Analysis of causes and clinical pattern of infertility in couples coming to a tertiary care centre in Bihar, India


  • Kalpana Singh Department of Reproductive Biology, Department of Biochemistry, IGIMS, Patna, Bihar, India
  • Rekha Kumari Department of Reproductive Biology, Department of Biochemistry, IGIMS, Patna, Bihar, India
  • Alok Ranjan Department of Community and Family Medicine, AIIMS, Patna, Bihar, India
  • Geetam Bharti Department of Community and Family Medicine, AIIMS, Patna, Bihar, India



Cause, Female factor, Infertility, Male factor, Pattern


Background: Infertility is one of the major health problems and a socially destabilizing condition for couples often causing marital disharmony. Infertility is defined as the failure to achieve a clinical pregnancy after 12 months or more of regular unprotected sexual intercourse. Worldwide, its prevalence is approximately 8-12%.There are numerous factors such as anatomical, physiological and genetic factors that cause infertility. Many environmental and acquired factors also lead to inability to conceive. Objective of the present study was to determine the causes and clinical pattern of infertility in infertile couples.

Methods: It was a hospital based observational study carried out on 750 women in reproductive age group attending out-patient clinic of Reproductive Biology Department of Indira Gandhi Institute of Medical Sciences (IGIMS) at Patna during April 2013 to March 2017. All the cases of primary and secondary infertility diagnosed after full examinations and laboratory tests were included and cases lacking of full examinations and laboratory tests were excluded. All the data of infertile couples were recorded in a semi-structured Case Information Performa.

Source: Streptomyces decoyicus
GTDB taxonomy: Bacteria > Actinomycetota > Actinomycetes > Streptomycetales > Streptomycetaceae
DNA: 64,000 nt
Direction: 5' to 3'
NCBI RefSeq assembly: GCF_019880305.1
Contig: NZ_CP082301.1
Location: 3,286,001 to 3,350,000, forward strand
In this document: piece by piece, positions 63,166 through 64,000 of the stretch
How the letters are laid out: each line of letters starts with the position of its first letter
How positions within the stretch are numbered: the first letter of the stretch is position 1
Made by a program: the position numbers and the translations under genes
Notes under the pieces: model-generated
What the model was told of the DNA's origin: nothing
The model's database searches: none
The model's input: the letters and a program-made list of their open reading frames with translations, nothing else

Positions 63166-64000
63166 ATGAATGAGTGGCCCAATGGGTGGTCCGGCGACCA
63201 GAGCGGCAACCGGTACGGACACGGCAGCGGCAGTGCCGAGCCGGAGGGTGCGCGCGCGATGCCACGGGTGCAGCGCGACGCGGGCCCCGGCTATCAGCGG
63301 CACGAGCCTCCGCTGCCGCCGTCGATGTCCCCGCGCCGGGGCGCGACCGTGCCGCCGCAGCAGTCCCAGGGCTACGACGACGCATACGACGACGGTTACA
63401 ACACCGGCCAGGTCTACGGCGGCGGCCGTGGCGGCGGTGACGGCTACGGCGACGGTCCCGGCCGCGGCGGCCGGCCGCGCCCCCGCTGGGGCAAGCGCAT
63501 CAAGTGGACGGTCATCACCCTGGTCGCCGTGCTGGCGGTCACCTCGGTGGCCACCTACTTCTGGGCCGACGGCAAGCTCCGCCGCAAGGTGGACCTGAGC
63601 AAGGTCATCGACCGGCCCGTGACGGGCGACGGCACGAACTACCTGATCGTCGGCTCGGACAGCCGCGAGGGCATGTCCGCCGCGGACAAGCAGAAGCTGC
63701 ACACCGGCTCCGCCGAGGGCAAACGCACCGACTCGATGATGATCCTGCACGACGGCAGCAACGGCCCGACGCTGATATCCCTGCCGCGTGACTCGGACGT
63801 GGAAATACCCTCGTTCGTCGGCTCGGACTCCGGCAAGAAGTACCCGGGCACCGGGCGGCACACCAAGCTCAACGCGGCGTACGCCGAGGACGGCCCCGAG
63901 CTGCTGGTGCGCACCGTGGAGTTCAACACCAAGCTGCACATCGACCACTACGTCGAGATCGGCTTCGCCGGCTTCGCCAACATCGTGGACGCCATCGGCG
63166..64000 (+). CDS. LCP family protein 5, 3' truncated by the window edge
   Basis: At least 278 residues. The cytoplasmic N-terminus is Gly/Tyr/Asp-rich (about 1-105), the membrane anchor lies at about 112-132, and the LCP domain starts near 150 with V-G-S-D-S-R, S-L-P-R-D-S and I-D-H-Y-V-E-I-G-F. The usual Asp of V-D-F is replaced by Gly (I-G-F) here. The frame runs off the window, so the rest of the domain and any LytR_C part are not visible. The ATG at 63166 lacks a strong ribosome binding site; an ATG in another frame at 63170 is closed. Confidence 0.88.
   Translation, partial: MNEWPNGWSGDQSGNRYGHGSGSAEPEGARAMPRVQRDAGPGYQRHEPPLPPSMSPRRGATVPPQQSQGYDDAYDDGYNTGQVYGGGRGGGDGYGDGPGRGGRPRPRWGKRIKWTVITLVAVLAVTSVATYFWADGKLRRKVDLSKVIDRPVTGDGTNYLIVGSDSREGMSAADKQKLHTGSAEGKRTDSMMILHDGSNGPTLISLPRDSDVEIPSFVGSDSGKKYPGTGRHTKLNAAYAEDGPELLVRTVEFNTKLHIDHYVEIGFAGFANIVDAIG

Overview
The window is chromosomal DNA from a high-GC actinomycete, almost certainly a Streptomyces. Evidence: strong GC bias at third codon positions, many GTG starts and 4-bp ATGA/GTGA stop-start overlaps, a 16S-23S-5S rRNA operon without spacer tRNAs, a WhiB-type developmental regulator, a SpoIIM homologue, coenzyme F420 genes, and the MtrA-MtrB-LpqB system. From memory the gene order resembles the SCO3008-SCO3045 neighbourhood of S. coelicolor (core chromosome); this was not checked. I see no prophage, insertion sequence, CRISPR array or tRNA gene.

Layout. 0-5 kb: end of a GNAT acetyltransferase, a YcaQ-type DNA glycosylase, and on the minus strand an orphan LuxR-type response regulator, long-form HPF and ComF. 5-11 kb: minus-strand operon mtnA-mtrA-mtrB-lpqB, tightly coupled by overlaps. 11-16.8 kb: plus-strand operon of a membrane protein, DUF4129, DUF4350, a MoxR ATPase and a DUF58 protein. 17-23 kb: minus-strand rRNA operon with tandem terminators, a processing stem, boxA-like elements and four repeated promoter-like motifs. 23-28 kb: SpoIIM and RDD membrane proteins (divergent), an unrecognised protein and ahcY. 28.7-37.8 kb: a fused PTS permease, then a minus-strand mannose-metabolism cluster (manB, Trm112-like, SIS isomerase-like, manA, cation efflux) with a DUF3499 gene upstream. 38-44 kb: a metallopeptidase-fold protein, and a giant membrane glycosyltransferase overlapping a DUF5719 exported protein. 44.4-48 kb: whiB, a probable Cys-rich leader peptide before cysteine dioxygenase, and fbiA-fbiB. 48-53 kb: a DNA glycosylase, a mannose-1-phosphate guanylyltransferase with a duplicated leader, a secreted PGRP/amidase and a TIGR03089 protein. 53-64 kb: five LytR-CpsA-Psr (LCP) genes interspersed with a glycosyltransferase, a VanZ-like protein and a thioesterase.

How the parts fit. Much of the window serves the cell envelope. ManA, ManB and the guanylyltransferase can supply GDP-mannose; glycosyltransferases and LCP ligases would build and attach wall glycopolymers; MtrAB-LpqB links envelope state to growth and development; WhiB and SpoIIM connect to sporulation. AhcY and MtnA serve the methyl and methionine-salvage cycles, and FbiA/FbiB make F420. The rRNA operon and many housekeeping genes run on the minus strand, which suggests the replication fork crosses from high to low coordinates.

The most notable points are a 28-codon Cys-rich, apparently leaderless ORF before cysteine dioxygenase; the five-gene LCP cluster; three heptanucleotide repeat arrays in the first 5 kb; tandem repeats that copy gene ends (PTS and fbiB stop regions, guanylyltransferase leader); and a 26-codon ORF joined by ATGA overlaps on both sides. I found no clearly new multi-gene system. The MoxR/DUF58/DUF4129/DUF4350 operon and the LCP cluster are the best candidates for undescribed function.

Results: Out of 750 women 454 women had all the data and they participated in the study Nearly 68% women had primary infertility and rest had secondary infertility. Male factor was responsible in 37.39%, female factor in 20.48%, unexplained in 22.46% while a combination of both factor was seen in 8.37% cases in our study .135 women had irregular menstrual cycles in which 64(47%) had oligomenohhrea. 79% women had normal ultrasonography and nearly 11% of women had evidence of PCOD. 24% women had hypothyroidism (TSH more than 4.5 IU/L) and 59(13%) were found to have high level of prolactin i.e. >25 ng/ml. Nearly 8% of women had high level of FSH i.e. more than 10 IU/L which is an indicator of ovarian resistance. In nearly 16% women one fallopian tube was found blocked and 8% had both tubes blocked in hysterosalpingography. Husband semen analysis was done to assess male factor. Nearly 14% of their male partners suffered from azoospermia and 23% had at least one abnormal parameter in semen analysis.

Conclusions: Etiological pattern of infertility varies in different parts of World. Male and female factors both are responsible for infertility. So, both the partners should be counselled and investigated properly.


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